I’ve written short stories for adults before and have some unpublished adult manuscripts, but I’ve never had time to polish them fully to submit to publishers. My children’s writing has kept me incredibly busy these last six years, with thirty-three books released so far, and another seven or so due out in the next few years. Maybe one day when my inner child grows up and I have a few spare months to write an adult novel I might give it a try …
You’re very involved with the NSW Writers Centre – as the director of their Kids and YA Festival – do you think that state writers’ centres will continue to have an important role going forward?
Definitely. The state writers’ centres are crucial to all aspiring, emerging and established authors. The people who work there do so much that isn’t always seen, there’s a lot of behind-the-scenes and weekend work being done. Not just when it comes to festivals but to every other event they hold and initiative they set up. Writers’ Centres are also coming under increased financial pressure due to lack of sponsorships, donations and government funding. The centres are often being asked to do more for less. I work a lot with the Queensland Writers’ Centre also. They regularly hold events, including regional workshops and courses, and they’re instrumental in writers’ mentorship programs. These type of services are crucial to the future of literature and publishing in Australia.
Who or what else do you think is important to provide support and a sense of community for writers?
The children’s publishing industry has an incredibly strong and supportive network of authors and illustrators. I’ve learned so much from other authors just by asking questions, asking for help, and observing what they do. It’s an industry that shares opportunities, advice and best of all, friendship. The CBCA sub-branches in NSW have been a huge help and support to many authors starting out, as has SCBWI, both in NSW and QLD where I now live. Local councils and CAL have been a great support to writers also, providing much-needed grant funding. For instance, the Sunshine Coast Council supported me with funding to speak at conferences and festivals in Canada and the US in 2015 and this year they’ve provided grant funding for me to present at the SCBWI Conference in Sydney.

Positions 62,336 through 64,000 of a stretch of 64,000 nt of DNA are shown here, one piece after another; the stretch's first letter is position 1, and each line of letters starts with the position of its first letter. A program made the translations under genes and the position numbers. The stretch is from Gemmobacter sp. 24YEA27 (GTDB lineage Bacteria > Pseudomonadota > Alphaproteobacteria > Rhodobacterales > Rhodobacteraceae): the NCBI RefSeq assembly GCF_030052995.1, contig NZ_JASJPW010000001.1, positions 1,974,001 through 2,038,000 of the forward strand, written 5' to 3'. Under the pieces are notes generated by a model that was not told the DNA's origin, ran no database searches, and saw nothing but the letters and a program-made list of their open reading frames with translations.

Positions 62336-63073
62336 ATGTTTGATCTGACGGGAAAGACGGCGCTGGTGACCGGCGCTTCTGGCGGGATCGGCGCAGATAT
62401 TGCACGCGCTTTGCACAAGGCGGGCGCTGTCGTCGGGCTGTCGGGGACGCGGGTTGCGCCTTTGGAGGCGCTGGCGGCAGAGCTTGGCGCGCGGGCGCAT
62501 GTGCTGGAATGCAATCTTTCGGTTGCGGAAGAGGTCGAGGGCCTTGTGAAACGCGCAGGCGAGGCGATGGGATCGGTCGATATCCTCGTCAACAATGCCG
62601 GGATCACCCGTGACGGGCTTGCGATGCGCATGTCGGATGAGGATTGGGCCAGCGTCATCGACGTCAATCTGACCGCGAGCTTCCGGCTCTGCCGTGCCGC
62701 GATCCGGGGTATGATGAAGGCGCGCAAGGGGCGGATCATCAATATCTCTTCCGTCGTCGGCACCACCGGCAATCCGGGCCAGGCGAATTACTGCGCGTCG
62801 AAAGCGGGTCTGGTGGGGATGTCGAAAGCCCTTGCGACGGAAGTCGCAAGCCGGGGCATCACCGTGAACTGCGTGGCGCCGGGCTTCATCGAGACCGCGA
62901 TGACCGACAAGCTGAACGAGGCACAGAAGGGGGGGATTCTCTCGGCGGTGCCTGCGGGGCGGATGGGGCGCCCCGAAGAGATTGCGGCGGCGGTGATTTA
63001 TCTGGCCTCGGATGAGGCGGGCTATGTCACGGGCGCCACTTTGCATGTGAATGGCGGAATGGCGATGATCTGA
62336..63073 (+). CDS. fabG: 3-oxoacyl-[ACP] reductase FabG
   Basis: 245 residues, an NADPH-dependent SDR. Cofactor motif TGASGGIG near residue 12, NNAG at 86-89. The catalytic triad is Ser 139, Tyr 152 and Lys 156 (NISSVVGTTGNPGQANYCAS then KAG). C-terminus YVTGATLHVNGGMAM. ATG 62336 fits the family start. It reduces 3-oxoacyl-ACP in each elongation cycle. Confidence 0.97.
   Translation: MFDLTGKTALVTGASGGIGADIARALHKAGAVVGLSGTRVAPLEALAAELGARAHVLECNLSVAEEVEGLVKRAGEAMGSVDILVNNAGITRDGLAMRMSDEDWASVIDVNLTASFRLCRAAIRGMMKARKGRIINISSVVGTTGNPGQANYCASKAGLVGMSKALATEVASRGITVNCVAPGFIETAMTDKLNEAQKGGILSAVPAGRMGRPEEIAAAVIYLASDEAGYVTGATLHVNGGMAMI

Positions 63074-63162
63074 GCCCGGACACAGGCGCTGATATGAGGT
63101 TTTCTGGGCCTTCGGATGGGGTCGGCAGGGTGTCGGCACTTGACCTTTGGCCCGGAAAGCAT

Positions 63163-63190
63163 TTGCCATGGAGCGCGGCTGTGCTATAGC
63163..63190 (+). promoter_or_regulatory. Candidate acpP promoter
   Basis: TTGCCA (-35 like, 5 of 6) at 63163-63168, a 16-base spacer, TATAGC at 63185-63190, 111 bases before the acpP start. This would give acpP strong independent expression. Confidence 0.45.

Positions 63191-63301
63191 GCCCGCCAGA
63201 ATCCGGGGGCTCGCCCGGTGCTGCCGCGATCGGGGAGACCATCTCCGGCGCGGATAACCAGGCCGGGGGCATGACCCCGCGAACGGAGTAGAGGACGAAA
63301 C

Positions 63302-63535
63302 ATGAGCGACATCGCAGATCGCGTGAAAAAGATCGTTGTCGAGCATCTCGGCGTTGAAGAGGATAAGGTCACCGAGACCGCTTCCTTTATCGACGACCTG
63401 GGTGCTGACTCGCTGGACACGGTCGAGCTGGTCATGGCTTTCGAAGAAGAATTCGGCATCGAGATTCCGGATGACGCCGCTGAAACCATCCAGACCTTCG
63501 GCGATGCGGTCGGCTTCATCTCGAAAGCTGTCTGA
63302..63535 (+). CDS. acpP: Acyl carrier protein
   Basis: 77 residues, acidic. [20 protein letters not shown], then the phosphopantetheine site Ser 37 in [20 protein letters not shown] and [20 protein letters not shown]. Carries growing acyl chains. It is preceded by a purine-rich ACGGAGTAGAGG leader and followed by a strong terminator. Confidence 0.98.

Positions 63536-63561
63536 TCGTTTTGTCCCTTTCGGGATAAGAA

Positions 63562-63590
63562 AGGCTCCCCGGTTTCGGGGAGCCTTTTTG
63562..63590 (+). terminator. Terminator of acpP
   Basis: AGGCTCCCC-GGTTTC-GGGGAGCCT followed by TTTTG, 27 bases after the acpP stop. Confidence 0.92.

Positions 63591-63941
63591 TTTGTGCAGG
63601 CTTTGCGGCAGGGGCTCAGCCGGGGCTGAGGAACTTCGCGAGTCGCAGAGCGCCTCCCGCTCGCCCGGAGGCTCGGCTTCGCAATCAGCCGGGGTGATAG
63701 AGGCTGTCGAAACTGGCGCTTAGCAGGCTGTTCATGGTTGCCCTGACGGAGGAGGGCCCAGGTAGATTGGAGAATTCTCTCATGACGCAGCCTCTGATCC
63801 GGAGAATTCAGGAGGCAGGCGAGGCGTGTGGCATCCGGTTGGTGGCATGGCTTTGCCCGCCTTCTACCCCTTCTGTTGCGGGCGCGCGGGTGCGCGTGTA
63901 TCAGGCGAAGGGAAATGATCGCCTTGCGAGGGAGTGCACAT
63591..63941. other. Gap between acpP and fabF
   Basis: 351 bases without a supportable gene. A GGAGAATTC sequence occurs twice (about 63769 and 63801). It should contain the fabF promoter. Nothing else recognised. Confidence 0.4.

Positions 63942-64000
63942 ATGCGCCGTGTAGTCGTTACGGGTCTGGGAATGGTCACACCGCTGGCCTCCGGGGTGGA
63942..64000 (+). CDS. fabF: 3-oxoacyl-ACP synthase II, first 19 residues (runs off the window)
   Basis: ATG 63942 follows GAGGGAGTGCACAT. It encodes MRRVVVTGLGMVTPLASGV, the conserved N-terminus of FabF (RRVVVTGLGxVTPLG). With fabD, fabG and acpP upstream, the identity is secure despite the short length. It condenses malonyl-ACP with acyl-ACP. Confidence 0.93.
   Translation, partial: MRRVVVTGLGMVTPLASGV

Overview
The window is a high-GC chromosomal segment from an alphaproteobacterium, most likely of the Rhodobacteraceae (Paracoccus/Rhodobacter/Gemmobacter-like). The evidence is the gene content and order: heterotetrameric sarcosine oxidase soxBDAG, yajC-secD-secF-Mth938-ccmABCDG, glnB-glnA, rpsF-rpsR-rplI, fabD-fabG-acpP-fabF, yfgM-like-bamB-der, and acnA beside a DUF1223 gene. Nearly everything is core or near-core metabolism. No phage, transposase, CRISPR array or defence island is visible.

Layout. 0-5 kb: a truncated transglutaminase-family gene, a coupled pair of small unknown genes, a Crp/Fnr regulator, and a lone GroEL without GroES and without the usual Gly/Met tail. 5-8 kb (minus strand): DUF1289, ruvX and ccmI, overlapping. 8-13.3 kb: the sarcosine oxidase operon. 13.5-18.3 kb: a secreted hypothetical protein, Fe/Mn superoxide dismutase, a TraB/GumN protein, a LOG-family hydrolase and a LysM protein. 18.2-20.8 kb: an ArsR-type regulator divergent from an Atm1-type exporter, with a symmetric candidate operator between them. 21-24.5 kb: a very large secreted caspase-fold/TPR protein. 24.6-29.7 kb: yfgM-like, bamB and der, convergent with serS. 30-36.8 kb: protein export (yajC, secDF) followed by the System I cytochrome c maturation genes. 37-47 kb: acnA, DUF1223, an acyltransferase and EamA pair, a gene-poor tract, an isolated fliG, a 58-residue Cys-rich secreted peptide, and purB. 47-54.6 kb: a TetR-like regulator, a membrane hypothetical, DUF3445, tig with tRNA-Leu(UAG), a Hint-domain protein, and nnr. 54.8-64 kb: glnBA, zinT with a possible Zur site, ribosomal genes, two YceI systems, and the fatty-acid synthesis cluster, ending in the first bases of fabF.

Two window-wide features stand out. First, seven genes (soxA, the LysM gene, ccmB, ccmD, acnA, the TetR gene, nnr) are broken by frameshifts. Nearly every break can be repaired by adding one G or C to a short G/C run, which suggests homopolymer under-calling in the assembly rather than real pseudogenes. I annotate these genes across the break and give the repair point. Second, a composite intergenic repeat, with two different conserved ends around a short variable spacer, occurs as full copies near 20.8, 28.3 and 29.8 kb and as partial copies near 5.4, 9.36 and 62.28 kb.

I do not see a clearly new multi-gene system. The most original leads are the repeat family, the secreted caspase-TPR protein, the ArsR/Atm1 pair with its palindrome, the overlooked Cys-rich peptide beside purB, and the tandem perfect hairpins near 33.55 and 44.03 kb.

If you weren’t a writer, what would you be doing?
Well, I’m very glad I am a writer, I couldn’t imagine being anything else now! But, if I had to choose … I think I’d probably still be working as a marketing manager somewhere. It’s a fun job, but not as fun as writing.
Can you tell us a bit about where and how you write?
I write when I can, whenever I can. I’ve had a pretty gruelling schedule of performances during 2016 plus I have four children, one of whom is only two years old … large blocks of time to write haven’t been very forthcoming lately, so I have to write whenever I can. That might be early in the morning before everyone else is up, or when I’m travelling and away from the family, after my daytime performances are finished I might write late into the night. I usually start with a notebook if it’s a picture book, but quickly move onto my laptop, which helps me write and edit quickly as I touch type. If I can’t get hold of pen and paper or laptop, I use the voice recorder or notes app on my iPhone. Where there’s a will, there’s a way.
Who are some of your own favourite writers and recent reads?
I do tend read a lot of children’s books. I’m just a kid at heart, I guess. The two latest books I read were David Walliams’ Gangsta Granny and Tristan Bancks’ Two Wolves, which was shortlisted for the Prime Minister’s Literary Awards last year. Both great books for different reasons.
Aleesah will be back down in Tasmania later this year for some more events, which we will share details of on our website. In the meantime, you can keep up to date with her news on her website, Facebook page and Twitter account.